7 mins read

Review by Matt S. 

Meow Motors isn’t terrible. I really can’t get over that. I went into this cheap little B-tier kart racer expecting something that reminded me just how bad kart racers can get, but I was quite surprised to find that it’s the other way. It’s no Mario Kart, of course, but Meow Motors, despite having no license (always a sign of a bad kart racer) is more than passably good fun.

What I like about Meow Motors is that it keeps things simple. Wide roads, clearly defined, big obstacles, and items and weapons that are easy to instantly understand and use, are all things that the developer of Meow Motors absolutely got right. I am also a fan of the unlock system – you’ll start out with only two weapons available, but as you progress through races in the single player, more become available. This allows players to ease into the item system – critical for any kart racer – without feeling like they’re floundering around from the outset.

The game is clearly designed with kids in mind, so the bold colours and safe, cliched environments make design sense. Tracks generally look good, and some of the obstacles that you need to navigate around on those tracks are downright hilarious. On the other hand, the titular cats, of which there are a fair few to unlock as you play, lack for much personality. They’re nicely drawn, but relatively mute while racing. When you look at the Mario Kart titles, it’s the on-track actions and reactions of characters where the personality really shines through, and the developers of Meow Motors seem to have missed that with their title.

The biggest problem that the game faces, however, is the drift mechanic. The very same thing that elevates Mario Kart from a silly party to game to something in which skill is important, Meow Motors needed to have a good drift mechanic to give experienced players a reason to keep coming back. Sadly the drifting action is too twitchy and irritating to master, and there’s no great rewards for using it – unlike Mario Kart, there’s no huge boost reward for maintaining a long power slide.

For multiplayer, the lack of great feeling with the drift mechanic is not such a problem. The weapons are a bright bunch, and everything’s nicely balanced so that everyone can feel like they’re competitive, regardless of their individual skill levels. The lack of a great drift isn’t even an issue in most of the single player modes, as it’s possible to race competitively with its minimal use. The only time it’s a real problem is in the occasional “drift” level, where your performance and target score is based exclusively on your ability to maintain big drifts, without crashing into walls or other obstacles. Getting the necessary three-star ratings to unlock everything on those levels was frustrating enough that I think the developers lost sight of their “kids-friendly” approach with those mechanics.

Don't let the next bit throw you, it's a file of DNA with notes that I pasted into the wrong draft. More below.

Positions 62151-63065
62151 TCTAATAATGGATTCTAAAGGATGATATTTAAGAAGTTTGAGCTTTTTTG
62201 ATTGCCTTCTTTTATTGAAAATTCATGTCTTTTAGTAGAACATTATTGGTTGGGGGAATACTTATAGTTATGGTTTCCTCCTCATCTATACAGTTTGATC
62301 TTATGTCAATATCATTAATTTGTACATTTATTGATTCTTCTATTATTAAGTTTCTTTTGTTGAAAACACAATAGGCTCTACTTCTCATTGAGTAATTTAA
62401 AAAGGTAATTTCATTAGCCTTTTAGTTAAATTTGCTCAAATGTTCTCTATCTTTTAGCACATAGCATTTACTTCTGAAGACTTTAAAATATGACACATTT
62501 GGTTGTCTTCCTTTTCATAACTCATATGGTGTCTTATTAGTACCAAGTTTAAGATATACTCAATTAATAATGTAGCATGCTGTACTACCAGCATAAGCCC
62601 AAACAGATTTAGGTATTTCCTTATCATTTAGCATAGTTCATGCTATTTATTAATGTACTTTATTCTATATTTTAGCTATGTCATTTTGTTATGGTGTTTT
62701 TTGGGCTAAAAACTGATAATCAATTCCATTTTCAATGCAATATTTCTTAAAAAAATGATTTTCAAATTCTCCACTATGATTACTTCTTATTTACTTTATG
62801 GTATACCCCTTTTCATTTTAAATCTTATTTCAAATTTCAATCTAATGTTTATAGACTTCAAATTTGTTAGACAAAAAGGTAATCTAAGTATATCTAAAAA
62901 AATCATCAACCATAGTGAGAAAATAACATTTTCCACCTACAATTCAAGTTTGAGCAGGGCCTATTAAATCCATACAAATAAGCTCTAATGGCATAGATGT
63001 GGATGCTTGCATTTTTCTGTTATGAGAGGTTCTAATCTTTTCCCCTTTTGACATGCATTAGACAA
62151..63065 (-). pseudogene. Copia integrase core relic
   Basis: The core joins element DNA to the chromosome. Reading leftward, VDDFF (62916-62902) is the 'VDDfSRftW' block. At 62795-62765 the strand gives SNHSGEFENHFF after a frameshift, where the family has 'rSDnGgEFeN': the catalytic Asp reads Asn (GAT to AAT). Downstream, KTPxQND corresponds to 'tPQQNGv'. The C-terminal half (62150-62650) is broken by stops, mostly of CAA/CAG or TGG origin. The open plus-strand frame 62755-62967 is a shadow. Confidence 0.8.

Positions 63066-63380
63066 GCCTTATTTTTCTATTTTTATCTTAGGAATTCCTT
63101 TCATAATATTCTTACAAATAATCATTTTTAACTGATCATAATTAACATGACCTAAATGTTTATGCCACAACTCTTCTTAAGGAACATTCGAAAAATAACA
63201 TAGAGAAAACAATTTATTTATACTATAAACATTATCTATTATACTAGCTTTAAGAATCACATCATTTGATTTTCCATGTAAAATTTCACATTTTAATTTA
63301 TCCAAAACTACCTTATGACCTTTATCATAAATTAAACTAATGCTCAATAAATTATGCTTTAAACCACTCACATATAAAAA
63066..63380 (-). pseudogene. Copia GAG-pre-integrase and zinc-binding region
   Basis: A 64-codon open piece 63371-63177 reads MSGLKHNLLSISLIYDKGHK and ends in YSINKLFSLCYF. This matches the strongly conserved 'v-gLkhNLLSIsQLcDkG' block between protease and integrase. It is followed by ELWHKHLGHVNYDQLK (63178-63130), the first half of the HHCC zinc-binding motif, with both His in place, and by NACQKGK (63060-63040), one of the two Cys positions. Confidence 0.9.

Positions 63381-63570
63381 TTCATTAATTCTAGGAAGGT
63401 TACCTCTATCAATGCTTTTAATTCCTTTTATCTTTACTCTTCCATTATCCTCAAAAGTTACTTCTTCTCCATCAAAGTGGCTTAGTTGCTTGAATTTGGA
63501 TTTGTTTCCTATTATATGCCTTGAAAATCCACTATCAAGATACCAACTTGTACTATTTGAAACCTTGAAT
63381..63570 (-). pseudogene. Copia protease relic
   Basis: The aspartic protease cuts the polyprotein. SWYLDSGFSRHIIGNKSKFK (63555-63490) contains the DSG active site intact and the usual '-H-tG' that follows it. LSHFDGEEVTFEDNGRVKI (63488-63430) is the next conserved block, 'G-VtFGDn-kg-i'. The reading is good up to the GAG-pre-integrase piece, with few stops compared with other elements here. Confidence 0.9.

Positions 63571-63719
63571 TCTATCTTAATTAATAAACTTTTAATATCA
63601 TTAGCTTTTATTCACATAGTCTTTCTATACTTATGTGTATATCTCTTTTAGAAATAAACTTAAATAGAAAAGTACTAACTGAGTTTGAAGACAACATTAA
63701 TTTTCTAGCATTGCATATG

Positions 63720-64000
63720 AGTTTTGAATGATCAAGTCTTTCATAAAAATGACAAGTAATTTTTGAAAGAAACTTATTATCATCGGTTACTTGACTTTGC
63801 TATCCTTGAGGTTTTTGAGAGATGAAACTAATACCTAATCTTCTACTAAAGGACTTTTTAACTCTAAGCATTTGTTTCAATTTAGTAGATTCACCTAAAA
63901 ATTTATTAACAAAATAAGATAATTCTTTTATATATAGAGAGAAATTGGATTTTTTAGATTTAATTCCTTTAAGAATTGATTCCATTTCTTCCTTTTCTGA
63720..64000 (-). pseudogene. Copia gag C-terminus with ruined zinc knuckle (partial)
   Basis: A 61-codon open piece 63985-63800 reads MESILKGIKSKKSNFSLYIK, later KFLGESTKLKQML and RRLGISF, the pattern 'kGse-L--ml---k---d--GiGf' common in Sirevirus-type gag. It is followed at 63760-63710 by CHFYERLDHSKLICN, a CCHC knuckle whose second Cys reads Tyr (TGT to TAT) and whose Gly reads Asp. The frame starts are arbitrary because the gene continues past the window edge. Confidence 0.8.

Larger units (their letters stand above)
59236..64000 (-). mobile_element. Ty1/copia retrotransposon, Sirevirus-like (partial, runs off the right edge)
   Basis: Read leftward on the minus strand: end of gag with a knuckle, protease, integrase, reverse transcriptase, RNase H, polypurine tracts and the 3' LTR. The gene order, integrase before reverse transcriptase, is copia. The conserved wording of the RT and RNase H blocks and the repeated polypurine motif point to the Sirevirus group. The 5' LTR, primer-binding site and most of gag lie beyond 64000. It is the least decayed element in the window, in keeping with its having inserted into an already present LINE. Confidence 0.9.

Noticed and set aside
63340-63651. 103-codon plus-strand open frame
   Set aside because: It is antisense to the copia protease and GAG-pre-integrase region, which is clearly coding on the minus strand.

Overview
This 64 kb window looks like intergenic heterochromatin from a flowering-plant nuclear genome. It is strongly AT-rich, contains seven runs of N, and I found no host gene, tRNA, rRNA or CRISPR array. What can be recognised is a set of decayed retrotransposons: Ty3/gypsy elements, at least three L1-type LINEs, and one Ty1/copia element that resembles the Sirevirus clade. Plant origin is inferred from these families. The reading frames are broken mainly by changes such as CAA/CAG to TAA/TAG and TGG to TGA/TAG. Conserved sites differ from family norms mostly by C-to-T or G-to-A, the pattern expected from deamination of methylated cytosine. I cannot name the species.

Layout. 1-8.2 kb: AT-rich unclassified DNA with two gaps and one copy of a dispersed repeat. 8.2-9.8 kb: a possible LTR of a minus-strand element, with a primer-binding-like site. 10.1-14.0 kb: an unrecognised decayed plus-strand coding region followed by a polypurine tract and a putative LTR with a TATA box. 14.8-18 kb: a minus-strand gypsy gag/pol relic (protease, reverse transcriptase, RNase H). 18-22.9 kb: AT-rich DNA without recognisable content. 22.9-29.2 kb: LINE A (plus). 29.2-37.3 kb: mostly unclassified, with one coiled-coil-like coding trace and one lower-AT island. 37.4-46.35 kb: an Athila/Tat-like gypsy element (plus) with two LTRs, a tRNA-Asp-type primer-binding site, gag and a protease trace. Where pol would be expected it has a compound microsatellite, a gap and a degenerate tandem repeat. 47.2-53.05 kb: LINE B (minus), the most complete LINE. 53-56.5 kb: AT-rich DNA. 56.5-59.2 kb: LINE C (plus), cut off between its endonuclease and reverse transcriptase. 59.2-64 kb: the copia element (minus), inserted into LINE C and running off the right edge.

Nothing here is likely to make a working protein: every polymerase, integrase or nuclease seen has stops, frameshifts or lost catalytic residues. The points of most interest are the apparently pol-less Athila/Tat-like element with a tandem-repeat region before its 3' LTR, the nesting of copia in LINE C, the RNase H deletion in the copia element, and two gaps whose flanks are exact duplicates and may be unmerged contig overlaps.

Other issues in Meow Motors are minor. The physics engine sometimes struggles to handle kart-to-kart collisions, and I was spun out in crazy and unpredictable directions on the rare occasion when my kart collided with an opponents at an unusual angle. I also missed a proper competition mode. Superficial as they generally are (giving the same points to the same AI racers), I’ve always enjoyed campaigning through a number of races in a row, to try and get the top score overall. There’s a neat sense of drama where you’ve lost a track or two, and you’re needing to score a first in that very final track to secure the overall victory. That is how racing works in the real world, after all. With Meow Motors, you’re simply given a few different tracks to try and earn stars on. Earn enough stars and the next set of tracks will open up to you. It’s too “mobile gaming” for my liking.

Finally, the AI also has some of the worst “rubber banding” I’ve ever seen. Rubber banding is, of course, a common issue in kart racers, and for the uninitiated, it refers to the AI always managing to sit just behind your kart, even if you’re cruising around well enough to win a race. Perform poorly, and the AI sits back and gives you every chance to catch up. Perform well, then even on the easiest level the AI will be sitting just behind, and a single mistake will drop you back down the pack. This issue is compounded by the weapons being harder to avoid in Meow Motors, and being pounded by items to watch a straightforward victory slip away is about the only thing that can test my love of kart racers, despite being common to every damn one of them (including Mario Kart itself).

Related reading: The best alternative for a kart racer on PlayStation 4 at the moment is All-Star Fruit Racer. Our review

Meow Motors has its issues, but overall, it gets away with it all. It’s a bright, colourful, charming and cheap little kart racer that kids can enjoy, and people who never seem to tire of kart racers will have a compulsive need to buy and mess around with. As we wait for the PlayStation 4 to finally have a great kart racer (Crash Team Racing is on its way), Meow Motors is nothing to cough up a hairball over.

– Matt S. 
Find me on Twitter: @digitallydownld

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